New Tech Signage Could Banish the Night
By Jim Bray
Remember when you could see the stars at night, even if you lived in the city?
Okay, you still can to a certain extent, though it's nothing compared with a clear night in the boonies – but thanks to a 3D laser display system that's being developed in Japan, amateur astronomers, lovers, or just plain folk who enjoy seeing the night sky may have to bid the big dipper adieu.
Ah, more light pollution. Isn't that just what we all need?
These new tech displays are being developed at the National Institute of Advanced Industrial Science in Tokyo, by people who undoubtedly think they're doing something good. Their system is designed to create gigantic, three dimensional images in the air above us in what could be the perfect platform for a new type of advertising campaign that'll be extremely hard to ignore.
And aren't 3D airborne Viagra ads just what we need?
To create the images in question, these innovators focus an invisible laser onto a point in the air, a beam that's intense enough to break the air down into a glowing plasma which gives off points of light. The result seems, at least to me, kind of like a gigantic hologram, which could be cool – and I imagine it could work day or night, though it'd undoubtedly be far more effective at night.
So get ready to look up in the sky and, rather than seeing a bird, a plane or even "Superperson", seeing a giant, 3D Hooters girl keeping you abreast of their new special, or maybe a huge Pepsi logo or even a simple "Eat at Joe's" in letters too large to ignore.
The technology could even be used eventually to create moving pictures, which would be accomplished by flashing slightly different still laser images into the air very quickly, the same basic way movies and TV pictures are done currently: projecting a series of progressive still images quickly enough that the human brain perceives them as a single moving image.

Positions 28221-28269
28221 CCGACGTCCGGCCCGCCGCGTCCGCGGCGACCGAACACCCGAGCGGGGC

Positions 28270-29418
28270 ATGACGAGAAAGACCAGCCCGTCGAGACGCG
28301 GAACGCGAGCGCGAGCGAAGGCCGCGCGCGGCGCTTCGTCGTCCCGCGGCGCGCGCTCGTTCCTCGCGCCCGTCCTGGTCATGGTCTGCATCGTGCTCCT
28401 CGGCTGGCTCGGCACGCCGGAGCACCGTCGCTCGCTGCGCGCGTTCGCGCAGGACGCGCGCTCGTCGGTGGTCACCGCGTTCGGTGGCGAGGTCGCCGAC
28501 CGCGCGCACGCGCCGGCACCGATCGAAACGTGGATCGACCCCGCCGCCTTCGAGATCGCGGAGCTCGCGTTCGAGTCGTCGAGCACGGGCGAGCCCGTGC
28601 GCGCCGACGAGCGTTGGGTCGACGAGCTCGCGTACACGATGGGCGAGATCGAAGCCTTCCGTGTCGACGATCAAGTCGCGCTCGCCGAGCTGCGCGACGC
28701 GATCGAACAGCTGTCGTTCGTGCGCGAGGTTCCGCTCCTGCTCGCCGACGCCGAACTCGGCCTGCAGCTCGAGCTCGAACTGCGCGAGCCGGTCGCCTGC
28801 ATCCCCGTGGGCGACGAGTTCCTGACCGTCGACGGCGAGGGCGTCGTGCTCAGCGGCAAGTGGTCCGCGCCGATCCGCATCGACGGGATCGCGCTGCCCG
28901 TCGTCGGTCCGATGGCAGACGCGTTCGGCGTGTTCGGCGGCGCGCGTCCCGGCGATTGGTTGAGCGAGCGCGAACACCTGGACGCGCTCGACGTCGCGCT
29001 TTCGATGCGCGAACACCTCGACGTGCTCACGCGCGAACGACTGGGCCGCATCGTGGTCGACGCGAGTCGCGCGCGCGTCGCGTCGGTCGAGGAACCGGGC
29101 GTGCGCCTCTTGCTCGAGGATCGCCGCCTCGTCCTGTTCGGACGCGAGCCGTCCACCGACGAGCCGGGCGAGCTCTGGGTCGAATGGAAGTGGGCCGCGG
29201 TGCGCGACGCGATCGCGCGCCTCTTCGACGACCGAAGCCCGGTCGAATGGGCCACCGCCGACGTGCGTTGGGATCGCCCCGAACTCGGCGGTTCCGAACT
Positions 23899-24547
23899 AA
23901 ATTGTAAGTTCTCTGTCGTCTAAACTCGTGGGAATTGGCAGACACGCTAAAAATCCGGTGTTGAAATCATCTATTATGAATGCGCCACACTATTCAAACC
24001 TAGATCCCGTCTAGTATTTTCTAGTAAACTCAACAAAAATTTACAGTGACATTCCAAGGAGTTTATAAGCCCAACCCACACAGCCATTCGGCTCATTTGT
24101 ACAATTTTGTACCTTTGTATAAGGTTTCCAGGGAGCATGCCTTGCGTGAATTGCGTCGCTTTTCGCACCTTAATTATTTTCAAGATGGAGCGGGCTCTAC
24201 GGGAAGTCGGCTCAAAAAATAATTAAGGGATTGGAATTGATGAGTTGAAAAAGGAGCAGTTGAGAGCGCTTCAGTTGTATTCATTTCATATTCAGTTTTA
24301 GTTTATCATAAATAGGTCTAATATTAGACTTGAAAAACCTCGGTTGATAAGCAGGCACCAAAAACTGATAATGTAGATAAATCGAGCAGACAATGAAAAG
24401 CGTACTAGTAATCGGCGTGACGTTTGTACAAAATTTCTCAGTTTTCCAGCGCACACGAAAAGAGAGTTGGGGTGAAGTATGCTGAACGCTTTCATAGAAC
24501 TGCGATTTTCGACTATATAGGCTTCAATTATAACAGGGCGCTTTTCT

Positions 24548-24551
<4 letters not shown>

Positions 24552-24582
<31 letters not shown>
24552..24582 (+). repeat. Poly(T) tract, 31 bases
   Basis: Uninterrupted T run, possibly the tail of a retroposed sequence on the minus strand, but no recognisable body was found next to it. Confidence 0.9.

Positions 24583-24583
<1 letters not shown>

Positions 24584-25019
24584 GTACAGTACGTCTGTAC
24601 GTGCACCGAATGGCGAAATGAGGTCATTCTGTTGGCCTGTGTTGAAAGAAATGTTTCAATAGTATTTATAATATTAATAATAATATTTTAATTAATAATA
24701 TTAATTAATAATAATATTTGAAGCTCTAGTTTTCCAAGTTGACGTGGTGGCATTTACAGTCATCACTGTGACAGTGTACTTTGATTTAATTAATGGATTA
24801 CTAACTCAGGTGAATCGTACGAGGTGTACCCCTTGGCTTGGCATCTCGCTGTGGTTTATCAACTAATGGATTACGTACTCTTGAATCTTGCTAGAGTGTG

As with anything else, the technology itself is neither good nor bad – it's how it's used that makes the difference. And to that end, advertising is only one potential use for this technique. Such big 3D images could be used to summon emergency personnel to an accident site – kind of like a real life Bat signal, I suppose – perhaps via a projector you keep in your car's glove compartment or your back pack. They could also be used as temporary road signs warning drivers away from accident or construction sites.
And if you want to make a really big splash, which is probably where the advertising aspect will come in, you could fire off the signal from space and ensure it's seen by huge segments of the human race.
I have no idea how these signs would look, other than big and bright, but they'd have to be pretty clear to avoid confusion or create traffic havoc where they're trying to avoid it. And I hope they take into account such dangers as the potential cost to human life of attracting motorists' eyes to the sky when they should be watching the road.
But the free market being what it is, such wrinkles will undoubtedly be ironed out with the appropriate application of skull sweat and inspiration. Or maybe I live in a fantasy land…
I don't know now soon they're planning to deploy this stuff into the real world, but I imagine it'll only take about five minutes after the official introduction for someone to use these projections for prank or propaganda purposes.
Imagine the possibilities: a new Orson Welles projecting images of an alien invasion, or maybe someone will project cartoons of a religious figure into the air over where his or her more excitable followers are congregating, just to rattle their cages.
Nah. Never happen.
Jim Bray's columns are available through the TechnoFile Syndicate.
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